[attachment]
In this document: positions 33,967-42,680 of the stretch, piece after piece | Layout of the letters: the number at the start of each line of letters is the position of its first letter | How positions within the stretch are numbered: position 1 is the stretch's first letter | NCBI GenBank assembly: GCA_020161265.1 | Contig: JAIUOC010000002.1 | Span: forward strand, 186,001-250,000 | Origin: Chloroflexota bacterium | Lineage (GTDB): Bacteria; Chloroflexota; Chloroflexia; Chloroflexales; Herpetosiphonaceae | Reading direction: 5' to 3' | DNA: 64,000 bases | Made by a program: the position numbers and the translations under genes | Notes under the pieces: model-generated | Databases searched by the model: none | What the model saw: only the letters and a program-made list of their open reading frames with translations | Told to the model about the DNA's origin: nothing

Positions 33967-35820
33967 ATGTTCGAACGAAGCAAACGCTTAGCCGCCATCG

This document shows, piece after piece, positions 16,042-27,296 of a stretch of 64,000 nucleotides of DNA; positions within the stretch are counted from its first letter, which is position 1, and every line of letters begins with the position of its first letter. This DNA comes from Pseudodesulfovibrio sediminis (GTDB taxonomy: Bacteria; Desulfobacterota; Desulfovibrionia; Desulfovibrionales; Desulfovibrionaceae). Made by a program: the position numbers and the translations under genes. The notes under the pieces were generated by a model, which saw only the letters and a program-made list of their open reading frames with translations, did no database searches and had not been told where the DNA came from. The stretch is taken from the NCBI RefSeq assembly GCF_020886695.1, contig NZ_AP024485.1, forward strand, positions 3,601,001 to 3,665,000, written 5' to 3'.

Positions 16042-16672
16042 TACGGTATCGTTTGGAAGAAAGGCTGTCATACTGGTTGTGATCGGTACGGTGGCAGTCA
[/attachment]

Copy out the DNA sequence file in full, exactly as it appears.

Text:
In this document: positions 33,967-42,680 of the stretch, piece after piece | Layout of the letters: the number at the start of each line of letters is the position of its first letter | How positions within the stretch are numbered: position 1 is the stretch's first letter | NCBI GenBank assembly: GCA_020161265.1 | Contig: JAIUOC010000002.1 | Span: forward strand, 186,001-250,000 | Origin: Chloroflexota bacterium | Lineage (GTDB): Bacteria; Chloroflexota; Chloroflexia; Chloroflexales; Herpetosiphonaceae | Reading direction: 5' to 3' | DNA: 64,000 bases | Made by a program: the position numbers and the translations under genes | Notes under the pieces: model-generated | Databases searched by the model: none | What the model saw: only the letters and a program-made list of their open reading frames with translations | Told to the model about the DNA's origin: nothing

Positions 33967-35820
33967 ATGTTCGAACGAAGCAAACGCTTAGCCGCCATCG

This document shows, piece after piece, positions 16,042-27,296 of a stretch of 64,000 nucleotides of DNA; positions within the stretch are counted from its first letter, which is position 1, and every line of letters begins with the position of its first letter. This DNA comes from Pseudodesulfovibrio sediminis (GTDB taxonomy: Bacteria; Desulfobacterota; Desulfovibrionia; Desulfovibrionales; Desulfovibrionaceae). Made by a program: the position numbers and the translations under genes. The notes under the pieces were generated by a model, which saw only the letters and a program-made list of their open reading frames with translations, did no database searches and had not been told where the DNA came from. The stretch is taken from the NCBI RefSeq assembly GCF_020886695.1, contig NZ_AP024485.1, forward strand, positions 3,601,001 to 3,665,000, written 5' to 3'.

Positions 16042-16672
16042 TACGGTATCGTTTGGAAGAAAGGCTGTCATACTGGTTGTGATCGGTACGGTGGCAGTCA